Once the “Start” is clicked as shown in Figure 4, a “Capture” window will open up showing the count of
packets from each of the protocols. The protocol list shows SCTP, TCP, UDP, ICMP, ARP, OSPF, GRE,
NetBIOS, IPX, VINES, and Other, as shown in Figure 5.

Figure 5. Capture Window

Users can choose the option to view the packets when capturing them simultaneously. This can be done by
two ways. One of which is to choose the “Options” button from Figure 4, and then going into the Capture
Options window as shown in Figure 6.
Figure 6. Capture Options

In Figure 6, there is a highlighted option that says “Update list of packets in real time” is a checkbox option
for users to choose based on what they would like to do. Checking this option would help the user to view
the packet contents while the packets are being sniffed. This option is not usually chosen by default, and
hence the users would have to choose this option only when required and click on “Start” after choosing the
option. Figure 7, shows the capture and the packet contents in the background that are taking place
simultaneously once the users choose the above shown option.
Figure 7. Choosing “Update list of packets in real time” option

There is another way to reach the “Capture Options” window from the menu bar. There might be many
other ways to open a window or two change options, but in this document we will discuss one or two
options to leave the choice to the analyst. In the menu bar, choose the “Capture” menu and the “Options”
from the drop-down list. This will take you to the “Capture Options” window in Figure 6. Figure 8, shows
the “Options” in the drop-down list, which is generated from the “Capture” menu.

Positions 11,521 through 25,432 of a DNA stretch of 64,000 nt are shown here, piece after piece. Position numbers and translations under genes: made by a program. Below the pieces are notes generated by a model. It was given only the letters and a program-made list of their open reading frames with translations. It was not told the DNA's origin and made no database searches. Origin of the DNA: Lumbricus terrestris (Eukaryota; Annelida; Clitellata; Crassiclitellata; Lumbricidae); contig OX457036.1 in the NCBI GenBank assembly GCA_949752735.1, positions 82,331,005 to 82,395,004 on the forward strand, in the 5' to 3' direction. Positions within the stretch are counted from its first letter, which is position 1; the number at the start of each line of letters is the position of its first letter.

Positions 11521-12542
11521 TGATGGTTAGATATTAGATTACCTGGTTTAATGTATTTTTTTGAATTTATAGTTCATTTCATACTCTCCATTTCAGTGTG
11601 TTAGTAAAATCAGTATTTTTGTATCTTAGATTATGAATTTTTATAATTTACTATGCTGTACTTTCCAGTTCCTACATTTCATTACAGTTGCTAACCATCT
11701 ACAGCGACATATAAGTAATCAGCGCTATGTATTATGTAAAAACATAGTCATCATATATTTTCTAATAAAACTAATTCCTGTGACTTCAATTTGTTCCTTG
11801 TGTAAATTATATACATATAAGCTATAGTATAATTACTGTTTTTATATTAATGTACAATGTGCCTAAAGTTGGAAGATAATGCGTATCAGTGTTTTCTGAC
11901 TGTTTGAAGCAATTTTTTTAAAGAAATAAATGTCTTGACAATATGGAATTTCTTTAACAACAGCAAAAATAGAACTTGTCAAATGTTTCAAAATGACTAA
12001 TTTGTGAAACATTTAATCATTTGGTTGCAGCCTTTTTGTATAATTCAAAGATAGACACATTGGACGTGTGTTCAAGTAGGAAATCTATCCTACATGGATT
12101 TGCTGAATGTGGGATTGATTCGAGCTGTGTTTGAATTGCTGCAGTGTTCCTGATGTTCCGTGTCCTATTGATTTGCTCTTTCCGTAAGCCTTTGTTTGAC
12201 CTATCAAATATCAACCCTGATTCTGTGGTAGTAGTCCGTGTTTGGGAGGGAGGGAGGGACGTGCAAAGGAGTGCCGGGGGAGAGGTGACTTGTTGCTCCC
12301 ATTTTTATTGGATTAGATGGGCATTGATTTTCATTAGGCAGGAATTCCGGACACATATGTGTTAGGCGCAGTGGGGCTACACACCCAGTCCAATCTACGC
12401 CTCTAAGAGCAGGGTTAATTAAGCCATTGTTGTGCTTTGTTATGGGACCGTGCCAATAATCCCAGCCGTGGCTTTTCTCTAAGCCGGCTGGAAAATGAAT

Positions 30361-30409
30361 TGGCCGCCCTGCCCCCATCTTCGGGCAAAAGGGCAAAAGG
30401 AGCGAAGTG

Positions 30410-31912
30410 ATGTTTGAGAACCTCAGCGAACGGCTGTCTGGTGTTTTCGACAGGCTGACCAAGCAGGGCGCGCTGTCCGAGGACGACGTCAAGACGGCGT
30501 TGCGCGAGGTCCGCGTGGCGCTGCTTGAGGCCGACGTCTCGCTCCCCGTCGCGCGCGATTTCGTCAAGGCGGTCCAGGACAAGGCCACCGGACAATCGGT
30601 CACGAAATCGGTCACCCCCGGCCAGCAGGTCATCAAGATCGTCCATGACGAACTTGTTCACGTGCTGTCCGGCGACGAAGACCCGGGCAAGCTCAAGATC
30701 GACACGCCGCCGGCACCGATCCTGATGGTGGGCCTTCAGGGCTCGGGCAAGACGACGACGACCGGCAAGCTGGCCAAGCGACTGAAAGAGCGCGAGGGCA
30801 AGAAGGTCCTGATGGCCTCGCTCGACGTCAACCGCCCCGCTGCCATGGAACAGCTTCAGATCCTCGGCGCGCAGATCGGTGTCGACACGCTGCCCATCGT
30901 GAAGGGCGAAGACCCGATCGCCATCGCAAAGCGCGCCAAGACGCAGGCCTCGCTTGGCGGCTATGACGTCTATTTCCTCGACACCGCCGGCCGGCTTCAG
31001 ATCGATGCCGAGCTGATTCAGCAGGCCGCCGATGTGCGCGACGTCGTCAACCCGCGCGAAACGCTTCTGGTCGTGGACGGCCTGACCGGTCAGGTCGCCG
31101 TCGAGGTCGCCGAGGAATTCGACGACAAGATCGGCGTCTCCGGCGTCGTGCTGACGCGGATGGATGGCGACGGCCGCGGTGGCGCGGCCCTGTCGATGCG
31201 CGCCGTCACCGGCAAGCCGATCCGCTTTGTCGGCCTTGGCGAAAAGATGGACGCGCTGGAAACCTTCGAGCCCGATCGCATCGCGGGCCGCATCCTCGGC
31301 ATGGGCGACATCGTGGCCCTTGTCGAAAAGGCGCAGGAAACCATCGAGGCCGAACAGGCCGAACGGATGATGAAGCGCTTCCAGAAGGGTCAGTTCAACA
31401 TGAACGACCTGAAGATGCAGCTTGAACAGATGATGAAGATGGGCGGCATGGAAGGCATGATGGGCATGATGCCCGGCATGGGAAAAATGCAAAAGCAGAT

Figure 8. Capture  Options, Choosing from the menu

Now that, we have seen how to work with the packet sniffer let us work with an exploit sample to make it
clearer. Even before sniffing packets, analyst should initiate connects from the attacker to the victim and set
up the connection for the packets to flow. In some cases, the analyst might have to use some sort of
listening software from the victim’s end if there is no such service that is exploited by the attacker. But in
such a case, the analyst would have to tweak the exploit code in such a way that the exploit just takes place
without waiting for a response from the victim. This is because, if we use a tool as a listening device, it just
listens to that port in that victim machine and hence it cannot act as handshake software, by responding to
what the exploit wants in order for it to initiate. Netcat is a good tool that could be used as a listener as well
as for various other connectivity solutions between networks or between workstations in the same network.

In the above parts of the packet sniffing, we have seen how to capture the packets. Now we need to
understand the various windows that our Wireshark packet sniffer has provided to all of their users or
analysts to make use of to view and analyze packets. Figure 9, shows the Wireshark packet sniffer with
some opened traffic capture that is being analyzed. As you can see, there are three different panes.

Figure 9. Wireshark Panes

Figure 10 shows the topmost pane (from Figure 9), which is the “Packet List Pane”. This pane as the name
implies, lists the packets that has been captured over the period that we asked Wireshark to capture the
traffic.

Figure 10. Packet List Pane


Following the “Packet List Pane”, we have the second pane in which the details of the packet are displayed.
The contents of this pane changes based on the line you are choosing in the “Packet List Pane” and hence
you can think of the analogy as, “Packet Details Pane” displays the details of the packet based on the line